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Pink Afternoon

Series Works Thumbnails
Chris Ofili, Pink Afternoon

Pink Afternoon, 2021
Etching on Suminagashi painting
40 x 28 inches
CO1110

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Chris Ofili, Pink Afternoon

Pink Afternoon, 2021
Etching on Suminagashi painting
40 x 28 inches
CO1106

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Chris Ofili, Pink Afternoon

Pink Afternoon, 2021
Etching on Suminagashi painting
40 x 28 inches
CO1107

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Chris Ofili, Pink Afternoon

Pink Afternoon, 2021
Etching on Suminagashi painting
40 x 28 inches
CO1112

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Chris Ofili, Pink Afternoon

Pink Afternoon, 2021
Etching on Suminagashi painting
40 x 28 inches
CO1108

Inquire
Chris Ofili, Pink Afternoon

Pink Afternoon, 2021
Etching on Suminagashi painting
40 x 28 inches
CO1117

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Chris Ofili, Pink Afternoon

Pink Afternoon, 2021
Etching on Suminagashi painting
40 x 28 inches
CO1115

Inquire
Chris Ofili, Pink Afternoon

Pink Afternoon, 2021
Etching on Suminagashi painting
40 x 28 inches
CO1110

Chris Ofili, Pink Afternoon

Pink Afternoon, 2021
Etching on Suminagashi painting
40 x 28 inches
CO1106

Chris Ofili, Pink Afternoon

Pink Afternoon, 2021
Etching on Suminagashi painting
40 x 28 inches
CO1107

Chris Ofili, Pink Afternoon

Pink Afternoon, 2021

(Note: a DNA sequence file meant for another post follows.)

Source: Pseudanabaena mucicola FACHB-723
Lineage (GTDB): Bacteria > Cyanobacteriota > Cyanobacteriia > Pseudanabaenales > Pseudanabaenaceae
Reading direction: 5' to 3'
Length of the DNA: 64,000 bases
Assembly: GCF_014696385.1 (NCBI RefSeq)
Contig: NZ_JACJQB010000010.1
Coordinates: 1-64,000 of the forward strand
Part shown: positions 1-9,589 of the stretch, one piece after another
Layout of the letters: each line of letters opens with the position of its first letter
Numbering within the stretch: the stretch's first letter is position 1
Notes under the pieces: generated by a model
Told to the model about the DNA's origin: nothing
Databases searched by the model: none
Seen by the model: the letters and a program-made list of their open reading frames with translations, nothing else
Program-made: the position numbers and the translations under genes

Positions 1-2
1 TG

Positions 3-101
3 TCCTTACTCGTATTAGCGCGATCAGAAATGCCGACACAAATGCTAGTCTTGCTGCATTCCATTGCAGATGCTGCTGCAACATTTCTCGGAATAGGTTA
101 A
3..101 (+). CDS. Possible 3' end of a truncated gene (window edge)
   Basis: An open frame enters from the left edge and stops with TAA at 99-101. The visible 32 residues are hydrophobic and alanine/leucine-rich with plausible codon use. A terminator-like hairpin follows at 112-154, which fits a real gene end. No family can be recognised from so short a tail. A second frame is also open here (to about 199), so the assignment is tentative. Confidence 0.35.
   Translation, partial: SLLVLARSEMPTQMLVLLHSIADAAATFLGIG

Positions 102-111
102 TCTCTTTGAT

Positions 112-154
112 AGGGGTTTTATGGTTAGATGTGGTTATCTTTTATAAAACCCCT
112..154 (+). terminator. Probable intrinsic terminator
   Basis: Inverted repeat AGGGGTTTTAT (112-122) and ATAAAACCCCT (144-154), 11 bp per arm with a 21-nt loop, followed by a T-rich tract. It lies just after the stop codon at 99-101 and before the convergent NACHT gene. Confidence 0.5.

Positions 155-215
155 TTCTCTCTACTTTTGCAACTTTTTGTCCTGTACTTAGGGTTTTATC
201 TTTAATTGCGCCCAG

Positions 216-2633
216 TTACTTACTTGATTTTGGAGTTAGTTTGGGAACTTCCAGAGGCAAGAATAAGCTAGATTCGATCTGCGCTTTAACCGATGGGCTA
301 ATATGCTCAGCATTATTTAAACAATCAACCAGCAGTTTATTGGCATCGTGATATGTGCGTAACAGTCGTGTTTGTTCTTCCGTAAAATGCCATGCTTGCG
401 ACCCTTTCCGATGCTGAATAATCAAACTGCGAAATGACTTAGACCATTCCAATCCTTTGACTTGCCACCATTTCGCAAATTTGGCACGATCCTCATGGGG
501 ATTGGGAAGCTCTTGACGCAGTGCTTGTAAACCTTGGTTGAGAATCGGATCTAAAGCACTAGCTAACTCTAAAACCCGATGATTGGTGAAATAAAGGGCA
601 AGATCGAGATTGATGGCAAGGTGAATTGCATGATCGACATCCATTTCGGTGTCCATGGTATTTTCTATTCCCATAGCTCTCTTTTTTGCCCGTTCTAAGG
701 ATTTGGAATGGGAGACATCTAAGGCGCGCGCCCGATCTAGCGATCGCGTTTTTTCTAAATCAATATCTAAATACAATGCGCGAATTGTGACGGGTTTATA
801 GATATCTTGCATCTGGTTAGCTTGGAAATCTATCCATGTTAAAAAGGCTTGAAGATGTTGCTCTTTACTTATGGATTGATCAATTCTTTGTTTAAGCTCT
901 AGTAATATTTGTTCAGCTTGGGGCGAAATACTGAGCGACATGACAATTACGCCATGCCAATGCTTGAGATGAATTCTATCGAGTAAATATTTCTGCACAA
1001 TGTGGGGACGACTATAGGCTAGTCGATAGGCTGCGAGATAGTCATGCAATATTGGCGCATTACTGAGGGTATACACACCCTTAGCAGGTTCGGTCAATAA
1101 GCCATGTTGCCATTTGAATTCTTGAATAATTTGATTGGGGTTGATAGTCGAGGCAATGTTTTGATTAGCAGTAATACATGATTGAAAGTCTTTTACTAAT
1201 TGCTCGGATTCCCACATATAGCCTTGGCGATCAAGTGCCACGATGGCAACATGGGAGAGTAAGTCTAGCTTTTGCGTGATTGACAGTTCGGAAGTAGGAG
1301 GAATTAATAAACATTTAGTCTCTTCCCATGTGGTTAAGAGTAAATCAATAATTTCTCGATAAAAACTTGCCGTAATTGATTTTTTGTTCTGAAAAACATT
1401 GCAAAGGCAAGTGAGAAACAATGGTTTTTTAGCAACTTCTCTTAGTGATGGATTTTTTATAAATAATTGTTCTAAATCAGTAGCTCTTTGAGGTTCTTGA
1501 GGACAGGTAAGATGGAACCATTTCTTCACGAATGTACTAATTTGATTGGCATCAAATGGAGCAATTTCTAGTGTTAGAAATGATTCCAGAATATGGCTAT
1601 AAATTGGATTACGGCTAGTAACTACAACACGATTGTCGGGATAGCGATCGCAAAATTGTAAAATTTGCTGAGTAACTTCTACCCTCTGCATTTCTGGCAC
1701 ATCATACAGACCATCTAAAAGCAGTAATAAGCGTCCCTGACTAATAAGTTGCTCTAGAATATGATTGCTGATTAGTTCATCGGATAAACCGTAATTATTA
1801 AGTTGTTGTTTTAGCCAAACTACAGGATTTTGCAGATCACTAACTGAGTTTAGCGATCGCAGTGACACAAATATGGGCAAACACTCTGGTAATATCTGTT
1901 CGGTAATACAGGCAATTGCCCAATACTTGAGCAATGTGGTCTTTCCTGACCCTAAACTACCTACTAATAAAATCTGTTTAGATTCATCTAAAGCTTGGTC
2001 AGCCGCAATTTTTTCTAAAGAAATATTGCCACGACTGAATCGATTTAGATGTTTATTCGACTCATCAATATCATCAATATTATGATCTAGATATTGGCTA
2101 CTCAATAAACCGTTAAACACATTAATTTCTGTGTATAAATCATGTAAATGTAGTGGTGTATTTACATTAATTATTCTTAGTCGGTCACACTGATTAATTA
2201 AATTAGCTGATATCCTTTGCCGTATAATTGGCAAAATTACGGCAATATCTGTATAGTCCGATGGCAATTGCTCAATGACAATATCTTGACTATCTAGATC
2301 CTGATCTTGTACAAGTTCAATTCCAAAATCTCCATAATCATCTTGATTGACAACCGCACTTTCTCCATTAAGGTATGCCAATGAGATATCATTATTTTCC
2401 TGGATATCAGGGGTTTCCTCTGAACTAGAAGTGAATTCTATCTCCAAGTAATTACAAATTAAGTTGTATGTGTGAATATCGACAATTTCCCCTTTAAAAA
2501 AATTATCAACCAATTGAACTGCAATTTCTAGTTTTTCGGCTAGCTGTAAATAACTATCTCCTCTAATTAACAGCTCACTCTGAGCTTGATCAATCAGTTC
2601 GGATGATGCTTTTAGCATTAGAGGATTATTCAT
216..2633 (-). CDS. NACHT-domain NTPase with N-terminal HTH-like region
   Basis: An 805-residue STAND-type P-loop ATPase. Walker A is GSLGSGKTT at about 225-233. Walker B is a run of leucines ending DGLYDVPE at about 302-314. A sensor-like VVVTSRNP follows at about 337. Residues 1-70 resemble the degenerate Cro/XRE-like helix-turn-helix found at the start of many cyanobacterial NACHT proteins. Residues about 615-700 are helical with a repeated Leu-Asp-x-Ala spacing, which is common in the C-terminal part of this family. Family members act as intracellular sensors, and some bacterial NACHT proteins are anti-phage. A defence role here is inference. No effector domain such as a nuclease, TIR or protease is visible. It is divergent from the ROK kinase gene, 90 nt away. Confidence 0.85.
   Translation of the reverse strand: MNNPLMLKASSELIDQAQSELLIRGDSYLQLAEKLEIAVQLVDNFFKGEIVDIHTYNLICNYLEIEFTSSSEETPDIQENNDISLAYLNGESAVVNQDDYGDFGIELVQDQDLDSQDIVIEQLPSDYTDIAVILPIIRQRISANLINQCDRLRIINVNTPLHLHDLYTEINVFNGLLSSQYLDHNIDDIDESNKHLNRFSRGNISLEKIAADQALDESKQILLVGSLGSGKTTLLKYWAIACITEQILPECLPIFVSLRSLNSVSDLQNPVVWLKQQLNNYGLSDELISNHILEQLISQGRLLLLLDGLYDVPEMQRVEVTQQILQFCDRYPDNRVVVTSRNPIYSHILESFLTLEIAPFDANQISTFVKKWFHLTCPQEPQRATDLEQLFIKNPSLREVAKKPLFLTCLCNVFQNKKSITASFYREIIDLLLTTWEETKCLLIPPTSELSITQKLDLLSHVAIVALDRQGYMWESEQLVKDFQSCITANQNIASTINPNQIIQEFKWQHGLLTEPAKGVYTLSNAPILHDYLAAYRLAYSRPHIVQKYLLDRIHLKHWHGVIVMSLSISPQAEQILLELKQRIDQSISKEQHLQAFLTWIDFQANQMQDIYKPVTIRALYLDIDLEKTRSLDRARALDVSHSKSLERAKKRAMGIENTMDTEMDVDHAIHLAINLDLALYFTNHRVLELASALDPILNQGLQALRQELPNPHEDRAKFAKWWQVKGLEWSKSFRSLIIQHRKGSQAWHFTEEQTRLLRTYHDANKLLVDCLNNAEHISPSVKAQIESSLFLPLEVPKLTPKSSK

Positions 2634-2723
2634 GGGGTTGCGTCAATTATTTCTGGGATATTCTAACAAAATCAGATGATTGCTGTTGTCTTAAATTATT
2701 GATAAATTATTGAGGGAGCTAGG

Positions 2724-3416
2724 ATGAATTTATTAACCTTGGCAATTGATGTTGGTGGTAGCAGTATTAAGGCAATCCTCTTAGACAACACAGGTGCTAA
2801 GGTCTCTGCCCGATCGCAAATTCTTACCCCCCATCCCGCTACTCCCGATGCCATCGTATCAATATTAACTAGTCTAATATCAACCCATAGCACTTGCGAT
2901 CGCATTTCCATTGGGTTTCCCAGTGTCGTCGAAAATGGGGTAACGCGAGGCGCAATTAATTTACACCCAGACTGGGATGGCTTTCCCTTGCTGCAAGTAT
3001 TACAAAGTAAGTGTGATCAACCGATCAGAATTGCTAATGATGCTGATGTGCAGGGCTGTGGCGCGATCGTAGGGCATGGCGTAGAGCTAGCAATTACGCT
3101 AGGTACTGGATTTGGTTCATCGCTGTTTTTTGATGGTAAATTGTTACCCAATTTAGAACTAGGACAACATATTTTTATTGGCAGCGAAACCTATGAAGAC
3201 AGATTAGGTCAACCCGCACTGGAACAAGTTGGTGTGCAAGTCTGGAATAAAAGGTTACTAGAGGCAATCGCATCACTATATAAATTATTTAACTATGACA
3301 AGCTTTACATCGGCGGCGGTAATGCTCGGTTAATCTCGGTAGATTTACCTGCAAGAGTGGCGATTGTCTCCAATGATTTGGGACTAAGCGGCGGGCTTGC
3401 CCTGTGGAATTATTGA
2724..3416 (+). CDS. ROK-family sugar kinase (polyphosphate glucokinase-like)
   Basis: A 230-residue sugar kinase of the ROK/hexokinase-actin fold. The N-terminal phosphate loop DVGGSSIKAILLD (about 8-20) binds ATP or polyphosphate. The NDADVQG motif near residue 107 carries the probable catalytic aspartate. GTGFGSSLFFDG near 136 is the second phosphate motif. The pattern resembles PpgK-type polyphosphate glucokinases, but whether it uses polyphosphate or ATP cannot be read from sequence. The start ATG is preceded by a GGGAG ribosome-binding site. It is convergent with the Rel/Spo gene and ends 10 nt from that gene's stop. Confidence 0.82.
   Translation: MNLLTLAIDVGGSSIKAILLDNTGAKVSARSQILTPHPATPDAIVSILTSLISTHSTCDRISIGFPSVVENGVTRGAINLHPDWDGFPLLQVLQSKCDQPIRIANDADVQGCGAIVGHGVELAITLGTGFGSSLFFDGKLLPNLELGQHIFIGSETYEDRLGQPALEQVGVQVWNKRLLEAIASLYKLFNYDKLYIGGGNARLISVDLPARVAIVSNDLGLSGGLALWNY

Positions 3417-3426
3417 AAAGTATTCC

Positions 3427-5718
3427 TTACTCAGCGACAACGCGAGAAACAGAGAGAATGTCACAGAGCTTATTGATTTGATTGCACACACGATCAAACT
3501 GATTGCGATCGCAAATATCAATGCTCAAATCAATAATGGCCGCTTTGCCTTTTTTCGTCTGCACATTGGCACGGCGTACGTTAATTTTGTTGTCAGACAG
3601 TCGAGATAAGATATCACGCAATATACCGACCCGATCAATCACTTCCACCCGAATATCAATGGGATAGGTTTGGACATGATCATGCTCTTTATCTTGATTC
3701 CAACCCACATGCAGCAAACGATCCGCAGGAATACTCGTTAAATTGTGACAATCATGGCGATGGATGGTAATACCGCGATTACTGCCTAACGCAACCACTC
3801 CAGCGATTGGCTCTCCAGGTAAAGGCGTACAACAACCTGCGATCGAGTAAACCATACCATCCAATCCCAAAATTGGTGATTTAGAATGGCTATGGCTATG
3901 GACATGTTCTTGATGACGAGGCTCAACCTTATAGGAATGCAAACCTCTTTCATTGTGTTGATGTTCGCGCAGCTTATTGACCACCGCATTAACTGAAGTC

Etching on Suminagashi painting
40 x 28 inches
CO1112

Chris Ofili, Pink Afternoon

Pink Afternoon, 2021
Etching on Suminagashi painting
40 x 28 inches
CO1108

Chris Ofili, Pink Afternoon

Pink Afternoon, 2021
Etching on Suminagashi painting
40 x 28 inches
CO1117

Chris Ofili, Pink Afternoon

Pink Afternoon, 2021
Etching on Suminagashi painting
40 x 28 inches
CO1115

Image + Description

Pink Afternoon

 

Since 2006, Chris Ofili has worked with Two Palms on various series, embracing the unknown outcomes of printmaking to devise unexpected methods for creating monoprints and etchings. Ofili’s Pink Afternoon series uses the Suminagashi Japanese paper marbling technique to create unique chine collé backgrounds for etchings based on Stéphane Mallarmé’s 1876 poem of the same title. The abstracted background Ofili creates with the Suminagashi paintings evoke the dreamlike state of the just awoken fawn as he attempts to reconcile whether the encounter with nymphs he recalls is a dream or reality. Ofili interpreted Mallarmé’s poem through his own context and surroundings, choosing colors that reflect the volcanic ash and coral pink sand of Barbados. 

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